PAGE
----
In New York City, there are roughly 80 licensed live animal markets, according to the New York State Department of Agriculture and Markets which regulates the facilities.
Many of these markets operate in close proximity to schools, homes, and parks.
The businesses have been allowed to persist despite a state law banning new slaughterhouses from opening within 1,500 feet of a residence.
"The whole industry needs to be re-evaluated," said New York State Assembly Member Linda Rosenthal, who is examining new state legislation in response to the current pandemic. "I don't think it's the proper place in a densely populated city like New York to have these slaughterhouses."
Locations of slaughterhouses in New York City:
A bipartisan group of Congressional leaders, including New Jersey Senator Cory Booker, have also written the World Health Organization requesting it "take aggressive action toward a global shutdown of live wildlife markets," calling them a "threat to global public health."
Scientists have estimated up to 75% of infectious diseases have originated in animals, including recent outbreaks of Ebola, MERS and SARS.
The Physicians Committee for Responsible Medicine also weighed in and requested the U.S. Surgeon General to request the closure of live animal markets.
Inspection records obtained by 7 On Your Side Investigates indicate several live animal markets in New York City have repeatedly received citations for deficiencies, including storing equipment in a manner that inhibits proper cleaning, allowing the buildup of dried meat on meat grinders, storing perishable items at the wrong temperature, allowing grime to accumulate on food contact surfaces, and lacking a knife sterilization system.
Video provided by Slaughter Free NYC, a group campaigning for the closure of these markets, shows animals kept in tight quarters inside the facilities, at times in areas that have been cited for poor ventilation.
Activists argue employees are also unnecessarily rough with the animals.
On Wednesday, some members of Slaughter Free NYC demonstrated outside one slaughterhouse in Brooklyn, keeping in mind social distancing orders.
"If for public health reasons, we can't provide new licenses, why are any of them allowed to operate in this densely populated city?" activist Jill Carnegie said. "We have seen so many outbreaks before that have jumped to humans from animals. What we are asserting is that there is an equal risk in keeping domestic animals in a situation where the public can interact with them with no protective gear. Wet markets in New York City are clear disease vectors."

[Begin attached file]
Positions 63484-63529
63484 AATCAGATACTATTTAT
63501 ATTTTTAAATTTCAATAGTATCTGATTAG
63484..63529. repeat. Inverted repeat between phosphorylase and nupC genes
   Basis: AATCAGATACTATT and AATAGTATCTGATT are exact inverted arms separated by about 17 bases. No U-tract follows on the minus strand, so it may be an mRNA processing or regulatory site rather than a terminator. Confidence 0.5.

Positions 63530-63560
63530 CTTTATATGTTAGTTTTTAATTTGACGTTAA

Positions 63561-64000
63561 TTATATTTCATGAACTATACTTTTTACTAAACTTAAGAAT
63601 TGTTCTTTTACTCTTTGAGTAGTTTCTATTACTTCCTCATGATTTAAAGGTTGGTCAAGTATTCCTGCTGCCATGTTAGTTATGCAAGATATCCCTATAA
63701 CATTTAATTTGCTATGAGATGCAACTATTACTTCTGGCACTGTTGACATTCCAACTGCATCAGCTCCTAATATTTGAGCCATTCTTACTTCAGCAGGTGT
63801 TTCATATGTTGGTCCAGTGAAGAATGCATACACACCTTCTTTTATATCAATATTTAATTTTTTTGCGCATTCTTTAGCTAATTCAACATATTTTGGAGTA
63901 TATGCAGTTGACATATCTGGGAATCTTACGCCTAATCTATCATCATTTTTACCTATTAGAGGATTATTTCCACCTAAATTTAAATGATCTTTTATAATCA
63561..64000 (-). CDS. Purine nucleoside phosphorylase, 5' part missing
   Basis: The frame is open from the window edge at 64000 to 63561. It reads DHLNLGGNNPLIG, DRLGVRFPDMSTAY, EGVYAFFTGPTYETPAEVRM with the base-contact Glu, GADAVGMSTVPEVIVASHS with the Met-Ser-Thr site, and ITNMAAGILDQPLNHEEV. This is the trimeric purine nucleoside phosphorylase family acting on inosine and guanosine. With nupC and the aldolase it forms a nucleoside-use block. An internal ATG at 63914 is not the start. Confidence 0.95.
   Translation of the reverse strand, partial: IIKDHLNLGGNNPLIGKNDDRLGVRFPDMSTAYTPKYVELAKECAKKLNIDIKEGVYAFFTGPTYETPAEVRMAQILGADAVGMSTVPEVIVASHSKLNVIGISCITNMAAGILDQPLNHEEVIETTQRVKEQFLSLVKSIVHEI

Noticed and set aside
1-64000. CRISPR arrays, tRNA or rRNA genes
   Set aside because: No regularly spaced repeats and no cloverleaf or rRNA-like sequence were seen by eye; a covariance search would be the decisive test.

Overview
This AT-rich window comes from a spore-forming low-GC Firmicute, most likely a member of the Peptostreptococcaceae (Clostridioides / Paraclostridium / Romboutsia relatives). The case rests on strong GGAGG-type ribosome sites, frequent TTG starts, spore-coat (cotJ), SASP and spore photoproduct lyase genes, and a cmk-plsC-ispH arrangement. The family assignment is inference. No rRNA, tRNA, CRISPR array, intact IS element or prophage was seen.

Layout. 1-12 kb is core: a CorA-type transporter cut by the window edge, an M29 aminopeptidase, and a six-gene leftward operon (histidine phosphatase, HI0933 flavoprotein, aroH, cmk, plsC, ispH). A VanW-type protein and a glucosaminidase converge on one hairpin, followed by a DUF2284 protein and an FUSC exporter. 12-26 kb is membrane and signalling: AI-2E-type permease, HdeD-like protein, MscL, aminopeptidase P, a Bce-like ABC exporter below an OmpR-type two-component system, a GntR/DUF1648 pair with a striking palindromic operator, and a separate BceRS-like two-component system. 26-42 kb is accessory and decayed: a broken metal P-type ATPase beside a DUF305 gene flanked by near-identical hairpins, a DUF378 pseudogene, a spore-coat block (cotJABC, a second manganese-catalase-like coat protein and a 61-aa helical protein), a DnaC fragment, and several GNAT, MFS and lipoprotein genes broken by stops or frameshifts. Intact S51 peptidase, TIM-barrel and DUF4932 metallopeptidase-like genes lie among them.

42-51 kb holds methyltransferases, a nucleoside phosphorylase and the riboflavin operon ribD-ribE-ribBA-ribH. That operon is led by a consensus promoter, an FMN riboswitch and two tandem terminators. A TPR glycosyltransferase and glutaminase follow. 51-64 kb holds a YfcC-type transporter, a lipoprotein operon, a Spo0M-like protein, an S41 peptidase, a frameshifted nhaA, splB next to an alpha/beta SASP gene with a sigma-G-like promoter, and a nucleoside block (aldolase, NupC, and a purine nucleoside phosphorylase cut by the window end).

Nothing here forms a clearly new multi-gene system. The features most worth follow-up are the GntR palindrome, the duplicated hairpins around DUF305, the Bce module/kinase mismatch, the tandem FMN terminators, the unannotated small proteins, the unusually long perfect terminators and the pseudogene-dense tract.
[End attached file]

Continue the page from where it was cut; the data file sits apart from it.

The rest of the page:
One owner declined to comment to 7 On Your Side Investigates about the repeated citations for deficiencies at his business and insisted his facility was clean.
Several others did not return requests for comment.
Speaking on behalf of the industry, live market owner Imran Uddin said, "This practice has been done since the beginning of time. There are certain precautions you have to take and the same thing applies to live poultry markets. So education to owners and the public is vital."
Uddin added that he did not think the markets should be shut down.
"It's a big part of New York City culture, especially when you are dealing with different ethnic diversity," he said.
In a statement, The New York City Department of Health said, "These facilities pose no risk to public health as long as they are properly cleaned."
The New York State Department of Agriculture and Markets also provided a statement saying, "All businesses exempted as essential, including these markets, should be taking additional measures to achieve social distancing in their establishments and follow the NYS DOH's guidance on hand washing/hygiene, social distancing and face covering. It is important to note that the CDC and the USDA have stated that there is no evidence that domestic animals can spread COVID-19 to humans. The greatest risk of transmission remains human to human contact."
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